Prime Minister Julia Gillard signaled a 2013 budget surplus goal relies on the economy expanding at trend, as weaker growth threatens to curb revenue and derail her election-year commitment.
“Our last economic update had us at trend growth and that is why the last economic update had us with a surplus,” Gillard said in an interview with Australian Broadcasting Corp. radio on Friday. “We are still determined to deliver the surplus.”
Gillard’s government is bidding for a A$44 billion (US$46 billion) swing in the budget back to the black in time for an election due late next year. Ministers are preparing to dump the surplus pledge if growth slips below trend -- a long-term average of just above 3 per cent -- in the December quarter, the Australian Financial Review reported on Friday without identifying the source of the information.
Australia’s first female prime minister, whose Labor party has closed the gap with the opposition coalition in opinion polls, has staked her economic credibility on delivering the first surplus since the 2009 global recession. Threatening that commitment is a weaker international outlook, lower prices for commodity exporters and a high local dollar that’s hurting non- resource industries such as tourism and manufacturing.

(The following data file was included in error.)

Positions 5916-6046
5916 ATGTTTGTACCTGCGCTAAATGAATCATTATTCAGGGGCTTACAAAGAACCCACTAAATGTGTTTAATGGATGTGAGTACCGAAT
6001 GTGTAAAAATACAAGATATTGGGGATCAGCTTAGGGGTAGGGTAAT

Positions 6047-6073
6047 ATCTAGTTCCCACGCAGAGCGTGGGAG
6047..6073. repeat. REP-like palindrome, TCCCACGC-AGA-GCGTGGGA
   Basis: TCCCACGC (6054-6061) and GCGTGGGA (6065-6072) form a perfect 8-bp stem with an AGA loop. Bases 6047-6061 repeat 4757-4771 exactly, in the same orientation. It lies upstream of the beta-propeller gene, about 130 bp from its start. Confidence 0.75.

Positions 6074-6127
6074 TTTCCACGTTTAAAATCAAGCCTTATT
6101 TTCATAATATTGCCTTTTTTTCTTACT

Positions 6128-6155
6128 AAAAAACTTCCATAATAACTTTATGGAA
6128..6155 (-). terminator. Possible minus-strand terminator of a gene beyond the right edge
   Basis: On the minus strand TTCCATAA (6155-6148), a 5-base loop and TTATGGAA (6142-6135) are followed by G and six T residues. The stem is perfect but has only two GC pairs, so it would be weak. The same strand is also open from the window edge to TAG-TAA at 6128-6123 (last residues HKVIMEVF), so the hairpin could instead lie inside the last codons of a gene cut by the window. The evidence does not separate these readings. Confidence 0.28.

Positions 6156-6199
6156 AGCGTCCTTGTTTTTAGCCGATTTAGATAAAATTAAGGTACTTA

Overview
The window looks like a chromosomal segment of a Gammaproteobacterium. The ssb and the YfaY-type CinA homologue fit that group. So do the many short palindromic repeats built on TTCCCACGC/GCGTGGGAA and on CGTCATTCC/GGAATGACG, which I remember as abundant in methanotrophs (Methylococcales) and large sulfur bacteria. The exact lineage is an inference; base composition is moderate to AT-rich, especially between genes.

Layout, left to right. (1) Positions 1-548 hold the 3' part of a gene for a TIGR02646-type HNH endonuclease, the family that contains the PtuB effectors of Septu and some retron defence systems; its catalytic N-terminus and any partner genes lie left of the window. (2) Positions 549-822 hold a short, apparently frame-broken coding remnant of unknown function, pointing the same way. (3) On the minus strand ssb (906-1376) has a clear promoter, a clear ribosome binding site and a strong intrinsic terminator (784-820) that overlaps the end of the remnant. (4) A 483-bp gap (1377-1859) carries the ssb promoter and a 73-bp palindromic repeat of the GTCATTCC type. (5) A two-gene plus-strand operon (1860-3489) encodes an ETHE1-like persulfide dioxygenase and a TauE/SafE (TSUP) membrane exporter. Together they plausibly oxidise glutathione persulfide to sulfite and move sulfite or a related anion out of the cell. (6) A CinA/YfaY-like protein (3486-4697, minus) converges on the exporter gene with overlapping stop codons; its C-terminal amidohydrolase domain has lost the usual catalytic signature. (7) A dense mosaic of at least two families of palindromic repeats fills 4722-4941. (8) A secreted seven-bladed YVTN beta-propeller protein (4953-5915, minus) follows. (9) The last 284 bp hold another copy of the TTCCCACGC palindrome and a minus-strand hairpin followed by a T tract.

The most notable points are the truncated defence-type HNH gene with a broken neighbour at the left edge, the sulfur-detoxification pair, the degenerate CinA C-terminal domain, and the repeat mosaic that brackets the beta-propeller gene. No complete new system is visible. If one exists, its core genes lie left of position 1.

“Gillard has placed herself in a corner by promising a surplus in a bid to counter the opposition’s claims that she can’t manage the economy,” said Zareh Ghazarian, a lecturer at the School of Political and Social Inquiry at Melbourne’s Monash University. “With factors overseas reducing government revenue, she can make the case to voters that it’s better to back away from that commitment to promote growth.”
Third-quarter gross domestic product advanced 3.1 per cent from a year earlier, slowing from 3.8 per cent year-on-year gain in the prior quarter. Growth was 0.5 per cent from the previous three months, the weakest quarterly gain since January-March 2011.
The report covered a period when companies scaled back mining projects in response to lower commodity prices. Reserve Bank of Australia Governor Glenn Stevens reduced rates four times this year to help support consumption and the nation’s housing market.
“We have got a resilient economy,” Gillard told the ABC. “Even with these pressures, commodity prices coming off, the high Aussie dollar, our economy’s fundamentals are still strong.”
The Financial Review cited unidentified officials who pointed to several statements from government ministers linking the budget surplus commitment to economic growth.
The Paris-based Organization for Economic Cooperation and Development last month predicted Australia’s economy will grow 3 per cent next year, compared with 3.7 per cent this year.